Kaua‘i Police Recognize National Suicide Prevention Awareness Month
The Kaua‘i Police Department (KPD) recognizes September as National Suicide Prevention Awareness Month and reminds the community that help is always just a phone call away.
One person dies every second day in Hawai‘i due to suicide, according to Gina Kaulukukui, Domestic Violence Coordinator for KPD. Additionally, it is the leading cause of death for people ages 10 to 34.
Last year on Kaua‘i, there were 11 deaths by suicide. This year, to-date, there have been seven. The call volume to dispatch regarding health-related cries for help has remained the same over the last few of months despite ongoing effects that the COVID-19 crisis has taken upon the community.
“Now more than ever we need to be aware of those around us who may be suffering in silence. They may be too ashamed or too afraid to ask for help, but there is hope and there is help,” said Kaulukukui, who is also the founder of Life’s Bridges Hawai‘i and the Prevent Suicide Kaua‘i Task Force. “Every suicide death is one too many and each one impacts our entire community. The majority of suicides, however, are preventable and there are plenty of resources available for assistance.”
Aside from recommending that anyone in distress seek standard professional care and emotional and mental support from providers on the island, KPD also offers its own services. The department has trained Crisis Negotiators, as well as sworn and civilian personnel who make up the department’s Crisis Intervention Team. The team is available at a moment’s notice to help and speak with anyone going through a troubling time.
To receive aid from this specialized team, please call KPD Dispatch at 241-1711 or, if it’s an immediate crisis or emergency, please call 911.
All of these services are especially critical right now, as community members may be facing higher levels of stress and anxiety due to an uncertain future during an unprecedented time unlike any other in recent history.
“While Kaua‘i has not been faced with the same level of COVID infections that other places have, that’s not to say that the pandemic hasn’t impacted people in our community whether it be through job loss or having to take care of children who are now schooling at home,” said Assistant Chief Bryson Ponce. “We want to make sure people know that there are resources available and we also want them to be vigilant of the warning signs of suicide so that they can help loved ones who may be in distress.”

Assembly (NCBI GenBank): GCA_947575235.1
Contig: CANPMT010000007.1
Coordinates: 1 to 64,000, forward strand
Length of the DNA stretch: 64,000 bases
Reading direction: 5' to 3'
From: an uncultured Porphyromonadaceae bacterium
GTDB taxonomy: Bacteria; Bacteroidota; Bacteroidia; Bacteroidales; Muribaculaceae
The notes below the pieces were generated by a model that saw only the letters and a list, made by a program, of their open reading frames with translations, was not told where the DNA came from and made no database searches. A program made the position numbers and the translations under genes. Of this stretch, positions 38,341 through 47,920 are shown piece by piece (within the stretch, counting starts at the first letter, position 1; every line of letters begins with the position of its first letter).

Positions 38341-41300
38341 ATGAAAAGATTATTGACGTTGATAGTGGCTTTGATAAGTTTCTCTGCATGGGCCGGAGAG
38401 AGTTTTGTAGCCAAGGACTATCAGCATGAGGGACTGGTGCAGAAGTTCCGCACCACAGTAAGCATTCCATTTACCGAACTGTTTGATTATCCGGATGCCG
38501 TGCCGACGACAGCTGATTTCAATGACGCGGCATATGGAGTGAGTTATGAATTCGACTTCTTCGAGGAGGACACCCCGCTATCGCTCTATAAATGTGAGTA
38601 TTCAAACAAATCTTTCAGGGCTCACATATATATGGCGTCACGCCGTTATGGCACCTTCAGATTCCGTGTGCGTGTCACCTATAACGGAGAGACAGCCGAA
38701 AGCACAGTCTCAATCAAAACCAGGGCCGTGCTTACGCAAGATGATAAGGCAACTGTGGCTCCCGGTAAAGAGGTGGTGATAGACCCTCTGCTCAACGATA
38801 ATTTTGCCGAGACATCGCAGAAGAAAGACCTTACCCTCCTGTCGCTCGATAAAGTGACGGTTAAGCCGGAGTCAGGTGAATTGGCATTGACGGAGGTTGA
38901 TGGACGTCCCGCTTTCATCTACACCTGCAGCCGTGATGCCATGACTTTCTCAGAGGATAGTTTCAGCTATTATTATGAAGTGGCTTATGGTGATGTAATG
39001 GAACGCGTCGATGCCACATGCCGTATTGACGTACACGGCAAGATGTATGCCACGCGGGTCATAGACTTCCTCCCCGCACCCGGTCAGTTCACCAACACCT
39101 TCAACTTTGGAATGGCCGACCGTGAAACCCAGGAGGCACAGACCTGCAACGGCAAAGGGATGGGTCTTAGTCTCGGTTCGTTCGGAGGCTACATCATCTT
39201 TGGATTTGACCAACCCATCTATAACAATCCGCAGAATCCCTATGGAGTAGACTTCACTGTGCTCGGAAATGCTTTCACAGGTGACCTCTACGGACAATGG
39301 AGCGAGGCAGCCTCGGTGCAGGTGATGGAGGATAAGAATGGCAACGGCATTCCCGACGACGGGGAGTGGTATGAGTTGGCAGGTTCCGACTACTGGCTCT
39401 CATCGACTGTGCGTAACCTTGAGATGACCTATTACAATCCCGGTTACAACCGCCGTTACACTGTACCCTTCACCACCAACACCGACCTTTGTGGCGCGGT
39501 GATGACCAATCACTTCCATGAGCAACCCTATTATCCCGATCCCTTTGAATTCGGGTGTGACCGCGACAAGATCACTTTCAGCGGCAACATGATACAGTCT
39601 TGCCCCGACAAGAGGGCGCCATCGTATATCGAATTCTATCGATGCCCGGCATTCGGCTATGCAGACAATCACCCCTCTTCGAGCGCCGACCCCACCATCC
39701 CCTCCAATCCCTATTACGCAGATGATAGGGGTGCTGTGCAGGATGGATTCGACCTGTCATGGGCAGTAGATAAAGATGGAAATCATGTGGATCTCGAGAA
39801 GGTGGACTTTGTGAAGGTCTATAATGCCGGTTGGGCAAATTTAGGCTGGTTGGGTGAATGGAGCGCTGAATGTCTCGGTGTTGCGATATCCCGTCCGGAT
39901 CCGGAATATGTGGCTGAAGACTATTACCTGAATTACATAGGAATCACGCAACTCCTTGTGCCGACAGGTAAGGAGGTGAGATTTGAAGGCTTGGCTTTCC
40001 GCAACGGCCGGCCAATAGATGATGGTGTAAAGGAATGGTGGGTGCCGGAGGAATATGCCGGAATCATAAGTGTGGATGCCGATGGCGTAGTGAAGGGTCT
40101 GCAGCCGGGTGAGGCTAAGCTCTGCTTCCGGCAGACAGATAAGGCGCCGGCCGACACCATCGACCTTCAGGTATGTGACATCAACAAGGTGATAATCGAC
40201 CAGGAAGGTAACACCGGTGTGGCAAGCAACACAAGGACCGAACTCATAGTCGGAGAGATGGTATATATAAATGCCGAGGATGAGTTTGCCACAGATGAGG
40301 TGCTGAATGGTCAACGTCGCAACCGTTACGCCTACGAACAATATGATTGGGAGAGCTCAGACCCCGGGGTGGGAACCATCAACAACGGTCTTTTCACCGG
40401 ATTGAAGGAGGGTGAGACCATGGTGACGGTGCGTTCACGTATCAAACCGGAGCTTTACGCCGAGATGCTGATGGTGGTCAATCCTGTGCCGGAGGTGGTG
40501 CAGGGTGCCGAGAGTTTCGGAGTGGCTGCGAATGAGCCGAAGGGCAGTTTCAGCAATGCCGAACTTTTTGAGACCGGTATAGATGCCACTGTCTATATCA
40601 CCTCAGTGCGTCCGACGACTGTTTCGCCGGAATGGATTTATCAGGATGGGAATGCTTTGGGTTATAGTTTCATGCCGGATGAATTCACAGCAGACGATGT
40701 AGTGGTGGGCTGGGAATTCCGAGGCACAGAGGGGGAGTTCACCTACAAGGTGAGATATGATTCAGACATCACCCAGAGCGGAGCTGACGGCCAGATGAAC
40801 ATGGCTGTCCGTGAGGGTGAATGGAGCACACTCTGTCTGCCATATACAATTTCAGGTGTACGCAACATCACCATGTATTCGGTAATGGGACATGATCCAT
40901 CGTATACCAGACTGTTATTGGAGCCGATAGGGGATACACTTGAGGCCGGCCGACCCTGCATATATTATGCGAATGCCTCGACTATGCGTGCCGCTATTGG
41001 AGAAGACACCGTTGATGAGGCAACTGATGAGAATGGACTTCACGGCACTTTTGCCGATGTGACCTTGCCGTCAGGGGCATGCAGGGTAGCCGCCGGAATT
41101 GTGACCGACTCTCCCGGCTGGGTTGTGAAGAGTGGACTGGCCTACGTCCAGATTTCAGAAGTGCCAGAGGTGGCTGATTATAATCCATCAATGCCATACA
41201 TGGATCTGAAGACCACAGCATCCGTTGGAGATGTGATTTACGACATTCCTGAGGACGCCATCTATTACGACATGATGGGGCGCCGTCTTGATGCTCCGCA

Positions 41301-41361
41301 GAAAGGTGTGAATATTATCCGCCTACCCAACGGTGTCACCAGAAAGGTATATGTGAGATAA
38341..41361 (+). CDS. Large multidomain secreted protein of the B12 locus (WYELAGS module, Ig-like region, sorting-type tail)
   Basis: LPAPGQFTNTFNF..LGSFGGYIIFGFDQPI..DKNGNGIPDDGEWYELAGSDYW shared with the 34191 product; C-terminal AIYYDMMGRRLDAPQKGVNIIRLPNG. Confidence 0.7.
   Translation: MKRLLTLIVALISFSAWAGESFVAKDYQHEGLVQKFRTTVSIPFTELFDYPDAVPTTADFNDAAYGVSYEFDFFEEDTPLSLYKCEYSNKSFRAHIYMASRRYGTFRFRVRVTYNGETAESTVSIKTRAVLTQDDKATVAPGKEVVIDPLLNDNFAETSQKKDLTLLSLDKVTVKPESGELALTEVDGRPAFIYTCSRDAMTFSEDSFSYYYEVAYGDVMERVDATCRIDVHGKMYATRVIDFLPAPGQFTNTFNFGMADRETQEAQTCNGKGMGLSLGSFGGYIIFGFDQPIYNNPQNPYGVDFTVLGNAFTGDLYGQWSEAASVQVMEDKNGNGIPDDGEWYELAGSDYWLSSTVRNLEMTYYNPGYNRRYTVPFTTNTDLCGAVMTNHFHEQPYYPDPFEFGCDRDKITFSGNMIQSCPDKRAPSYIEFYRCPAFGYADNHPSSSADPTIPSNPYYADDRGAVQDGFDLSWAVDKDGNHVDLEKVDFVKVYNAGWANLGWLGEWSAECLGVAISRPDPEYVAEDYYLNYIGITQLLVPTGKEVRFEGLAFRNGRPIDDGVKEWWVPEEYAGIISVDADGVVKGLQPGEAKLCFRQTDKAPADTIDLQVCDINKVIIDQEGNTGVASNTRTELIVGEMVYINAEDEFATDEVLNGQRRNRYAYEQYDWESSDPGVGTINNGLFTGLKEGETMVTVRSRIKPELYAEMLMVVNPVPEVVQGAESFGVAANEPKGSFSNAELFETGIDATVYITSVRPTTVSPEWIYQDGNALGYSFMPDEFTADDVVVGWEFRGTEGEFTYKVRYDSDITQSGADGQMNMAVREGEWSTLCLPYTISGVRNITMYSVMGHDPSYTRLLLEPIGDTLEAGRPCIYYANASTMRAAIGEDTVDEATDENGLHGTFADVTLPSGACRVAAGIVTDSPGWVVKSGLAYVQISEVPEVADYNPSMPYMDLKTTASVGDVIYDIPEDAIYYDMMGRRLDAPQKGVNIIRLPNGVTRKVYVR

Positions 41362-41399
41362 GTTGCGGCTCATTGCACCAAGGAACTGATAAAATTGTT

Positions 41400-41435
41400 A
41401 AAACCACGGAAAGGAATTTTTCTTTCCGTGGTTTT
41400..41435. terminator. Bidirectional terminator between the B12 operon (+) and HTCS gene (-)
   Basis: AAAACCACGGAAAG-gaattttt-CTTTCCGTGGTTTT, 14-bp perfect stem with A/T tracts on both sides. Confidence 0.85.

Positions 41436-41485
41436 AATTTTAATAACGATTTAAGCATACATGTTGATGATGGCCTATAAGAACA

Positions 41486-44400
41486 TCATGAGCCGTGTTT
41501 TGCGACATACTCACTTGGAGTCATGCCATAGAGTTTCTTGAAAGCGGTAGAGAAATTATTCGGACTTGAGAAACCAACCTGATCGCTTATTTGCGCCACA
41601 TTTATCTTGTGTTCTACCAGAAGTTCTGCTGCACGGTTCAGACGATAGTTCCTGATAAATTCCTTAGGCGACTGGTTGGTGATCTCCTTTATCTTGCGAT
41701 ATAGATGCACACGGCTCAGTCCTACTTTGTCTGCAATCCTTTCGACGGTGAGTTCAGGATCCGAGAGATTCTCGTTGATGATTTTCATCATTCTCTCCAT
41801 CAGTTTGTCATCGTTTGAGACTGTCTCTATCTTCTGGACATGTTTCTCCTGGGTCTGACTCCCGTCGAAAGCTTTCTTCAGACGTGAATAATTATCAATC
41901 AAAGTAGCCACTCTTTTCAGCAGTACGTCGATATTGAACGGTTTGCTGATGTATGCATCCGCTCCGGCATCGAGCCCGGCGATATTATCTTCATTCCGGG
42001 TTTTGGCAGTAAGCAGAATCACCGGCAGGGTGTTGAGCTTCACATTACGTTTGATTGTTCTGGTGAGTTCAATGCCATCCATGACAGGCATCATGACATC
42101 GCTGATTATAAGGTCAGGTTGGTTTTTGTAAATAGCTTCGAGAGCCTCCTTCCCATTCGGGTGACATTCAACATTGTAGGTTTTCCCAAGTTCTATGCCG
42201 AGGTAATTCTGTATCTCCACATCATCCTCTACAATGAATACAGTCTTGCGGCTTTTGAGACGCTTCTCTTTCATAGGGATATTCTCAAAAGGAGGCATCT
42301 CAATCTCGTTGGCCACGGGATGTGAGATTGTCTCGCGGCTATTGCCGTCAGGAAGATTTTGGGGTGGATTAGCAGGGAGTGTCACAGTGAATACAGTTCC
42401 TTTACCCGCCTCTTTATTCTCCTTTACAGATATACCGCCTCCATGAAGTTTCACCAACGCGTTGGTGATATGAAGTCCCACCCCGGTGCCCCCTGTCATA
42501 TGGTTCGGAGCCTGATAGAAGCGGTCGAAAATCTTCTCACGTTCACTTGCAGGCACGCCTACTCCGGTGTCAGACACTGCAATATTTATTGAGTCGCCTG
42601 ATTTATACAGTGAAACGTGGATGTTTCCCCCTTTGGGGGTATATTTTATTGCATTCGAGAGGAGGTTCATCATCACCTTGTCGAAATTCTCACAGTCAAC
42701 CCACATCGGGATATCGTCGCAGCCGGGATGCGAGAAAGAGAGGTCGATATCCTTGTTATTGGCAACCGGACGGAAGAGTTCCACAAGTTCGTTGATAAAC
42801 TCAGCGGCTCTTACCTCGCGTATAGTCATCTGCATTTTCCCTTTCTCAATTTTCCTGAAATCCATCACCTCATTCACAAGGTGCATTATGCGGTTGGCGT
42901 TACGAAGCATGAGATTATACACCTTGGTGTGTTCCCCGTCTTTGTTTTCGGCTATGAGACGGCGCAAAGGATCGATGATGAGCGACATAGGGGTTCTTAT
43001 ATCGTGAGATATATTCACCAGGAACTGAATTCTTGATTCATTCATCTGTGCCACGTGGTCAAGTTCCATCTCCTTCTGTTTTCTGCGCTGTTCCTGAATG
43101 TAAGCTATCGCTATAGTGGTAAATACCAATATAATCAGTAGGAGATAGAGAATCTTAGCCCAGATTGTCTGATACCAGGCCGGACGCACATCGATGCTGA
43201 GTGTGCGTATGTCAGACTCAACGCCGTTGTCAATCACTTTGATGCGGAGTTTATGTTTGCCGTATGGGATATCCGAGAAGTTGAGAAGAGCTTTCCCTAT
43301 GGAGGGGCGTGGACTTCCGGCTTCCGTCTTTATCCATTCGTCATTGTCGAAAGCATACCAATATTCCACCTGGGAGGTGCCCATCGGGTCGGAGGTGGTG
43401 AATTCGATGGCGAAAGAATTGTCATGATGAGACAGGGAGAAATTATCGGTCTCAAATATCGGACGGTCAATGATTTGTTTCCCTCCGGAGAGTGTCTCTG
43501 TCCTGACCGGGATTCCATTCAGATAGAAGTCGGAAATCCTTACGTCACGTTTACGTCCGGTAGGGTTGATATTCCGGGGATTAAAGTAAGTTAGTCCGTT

Some of the signs to look out for in a person who may be contemplating suicide, according to the Centers for Disease Control and Prevention, include:
·History of substance abuse.
·Talking about feelings of hopelessness.
·Having suffered some kind of recent loss (relationship, work, etc.).
·Impulsiveness or aggressive tendencies.
·History of mental disorders, such as depression.
Click here for a more detailed list of risk and protective factors visit .
If you, or someone you know is thinking about suicide, call the National Suicide Prevention Lifeline at 800-273-TALK or text “Aloha” to 741741. Click here to find information and resources, as well as an opportunity to chat online with one of the National Suicide Prevention Lifeline’s representatives.
“Don’t ever feel ashamed to ask for help,” said Ponce. “Times are not easy right now but it’s comforting to know that there are people available around the clock who have multiple resources that can help anyone get through a tough time and feelings of hopelessness. There is always a light at the end of the tunnel.”